Creativity Is Creativity
How may infographics will it take before women can direct?
Since it’s Monday, let’s start with the feel-good news. After the #OscarsSoWhite backlash garnered earlier this year, the Academy Awards invited 683 new voting members to the voting pool this week, 52 of which are female directors. Hashtag activism wins this round!
Now, onto the bad news. A four-year study conducted by a company named Slated has revealed some pretty frustrating facts. By analyzing 1,591 films, researchers determined that films made by women produce a higher financial return than their male counterparts. However, in spite of this, female directors are still receiving 63 per cent less in financing. Take a few deep breaths and get ready to be infuriated by a bunch of infographics — the data is damning.
The statistics prove that films directed by women with a budget of less than $25 million do not generate the same amount of financial success. Hollywood studios are hesitant to give women more than $25 million per film, in spite of the overwhelming proof that their work brings in the biggest financial homeruns. Films made by women that were distributed internationally like 50 Shades of Gray (directed by Sam Taylor-Johnson) and Selma (made by Ava DuVernay) quadrupled their investment, compared to their male-directed counterparts. But independent films directed by women were not as successful. This is because for every 242 screens a female-led independent movie gets, the male-directed one gets 646.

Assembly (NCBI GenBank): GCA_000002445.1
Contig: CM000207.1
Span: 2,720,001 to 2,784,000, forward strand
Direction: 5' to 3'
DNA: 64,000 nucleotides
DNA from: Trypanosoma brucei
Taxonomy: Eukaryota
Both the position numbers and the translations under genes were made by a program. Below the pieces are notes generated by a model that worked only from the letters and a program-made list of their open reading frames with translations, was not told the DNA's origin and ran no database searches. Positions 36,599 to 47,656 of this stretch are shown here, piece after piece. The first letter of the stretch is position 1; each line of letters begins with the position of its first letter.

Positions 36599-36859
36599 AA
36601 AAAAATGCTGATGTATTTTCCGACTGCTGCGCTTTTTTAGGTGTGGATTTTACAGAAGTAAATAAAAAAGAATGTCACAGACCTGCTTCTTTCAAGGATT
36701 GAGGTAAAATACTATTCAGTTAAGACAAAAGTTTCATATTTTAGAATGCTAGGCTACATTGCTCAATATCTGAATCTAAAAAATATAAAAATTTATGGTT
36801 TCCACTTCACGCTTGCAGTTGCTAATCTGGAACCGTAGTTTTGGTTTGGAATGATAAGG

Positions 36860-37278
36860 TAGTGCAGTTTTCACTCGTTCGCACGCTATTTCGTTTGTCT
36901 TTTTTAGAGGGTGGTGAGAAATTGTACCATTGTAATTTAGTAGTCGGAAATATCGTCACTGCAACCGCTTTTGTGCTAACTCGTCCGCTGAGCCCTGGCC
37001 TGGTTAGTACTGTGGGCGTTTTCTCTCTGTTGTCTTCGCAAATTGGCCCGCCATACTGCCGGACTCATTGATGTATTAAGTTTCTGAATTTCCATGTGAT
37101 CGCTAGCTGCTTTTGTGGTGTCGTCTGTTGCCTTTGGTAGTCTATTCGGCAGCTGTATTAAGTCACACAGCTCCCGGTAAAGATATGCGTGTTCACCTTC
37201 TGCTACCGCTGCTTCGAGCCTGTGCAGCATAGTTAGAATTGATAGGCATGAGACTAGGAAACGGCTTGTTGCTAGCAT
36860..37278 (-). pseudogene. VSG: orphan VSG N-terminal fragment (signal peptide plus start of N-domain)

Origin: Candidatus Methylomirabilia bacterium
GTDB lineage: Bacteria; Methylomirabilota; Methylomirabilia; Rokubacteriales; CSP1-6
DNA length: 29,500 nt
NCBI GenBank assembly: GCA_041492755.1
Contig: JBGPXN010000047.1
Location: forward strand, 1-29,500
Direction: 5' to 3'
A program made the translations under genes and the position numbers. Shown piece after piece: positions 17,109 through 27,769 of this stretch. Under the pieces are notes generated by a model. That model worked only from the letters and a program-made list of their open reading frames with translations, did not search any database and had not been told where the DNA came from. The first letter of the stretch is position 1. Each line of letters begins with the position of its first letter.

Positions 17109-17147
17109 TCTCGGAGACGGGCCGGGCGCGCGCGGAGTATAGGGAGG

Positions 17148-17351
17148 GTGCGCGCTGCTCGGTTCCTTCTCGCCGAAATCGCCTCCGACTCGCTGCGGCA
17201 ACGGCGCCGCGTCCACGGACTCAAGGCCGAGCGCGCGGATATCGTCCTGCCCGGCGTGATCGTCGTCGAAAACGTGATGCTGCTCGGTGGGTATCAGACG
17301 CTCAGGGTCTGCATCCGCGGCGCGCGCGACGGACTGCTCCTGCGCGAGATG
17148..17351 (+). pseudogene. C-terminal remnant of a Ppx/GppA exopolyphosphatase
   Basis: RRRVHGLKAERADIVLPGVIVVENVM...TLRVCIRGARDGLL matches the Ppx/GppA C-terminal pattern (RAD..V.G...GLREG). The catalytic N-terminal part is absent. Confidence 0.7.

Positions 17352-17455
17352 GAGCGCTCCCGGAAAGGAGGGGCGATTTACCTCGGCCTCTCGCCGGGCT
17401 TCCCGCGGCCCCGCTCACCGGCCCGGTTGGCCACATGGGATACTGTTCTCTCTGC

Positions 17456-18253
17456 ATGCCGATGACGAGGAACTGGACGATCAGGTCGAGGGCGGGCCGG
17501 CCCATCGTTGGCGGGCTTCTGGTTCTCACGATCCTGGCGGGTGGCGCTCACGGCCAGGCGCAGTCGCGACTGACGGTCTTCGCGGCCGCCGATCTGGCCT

Slated also considered the factor of genre, and whether or not women gravitated towards making films that were unprofitable. The answer? A resounding, “Hell, no.” While male filmmakers generate a more consistent return on investment across genres, the study concludes that female directors would achieve the same consistency if they were given more opportunities. In other words, more funding equals a broader scope of possibilities for directors during the filming process, who knew?
Stephen Paternot, CEO of Slated deems this fact a “distribution gap.” “This is the institutional bias, that you’ve somehow been taught as you’ve risen the ranks in the studio, that it’s a safer bet to go with a man,” he says. “That’s the trust gap. The women have given you better financial results, yet your gut’s still telling you to give them less money to work with. And the indie distributors are choosing not to take a risk on women’s movies.”
Established female directors like national treasure Ava Duvernay have been taking matters into their own hands. In an interview with People, she discussed her new television show, Queen Sugar, premiering on the Oprah Winfrey Network this September. In the world of TV directing, women directors make up 14 per cent of episodes airing on primetime television.
“Every single episode is directed by a woman,” she tells People. “It isn’t something that we see hardly enough. If Game of Thrones can have all men for the last three seasons, Queen Sugar can have all women and show what a fantastic show can be made from our hands and our minds.”
In the words of 24-hour badass Toni Collette, “It’s a fucking sexist industry. I don’t understand why genitalia make a difference. Creativity is creativity.”
For more stats and graphs, read the original article published by The Hollywood Reporter.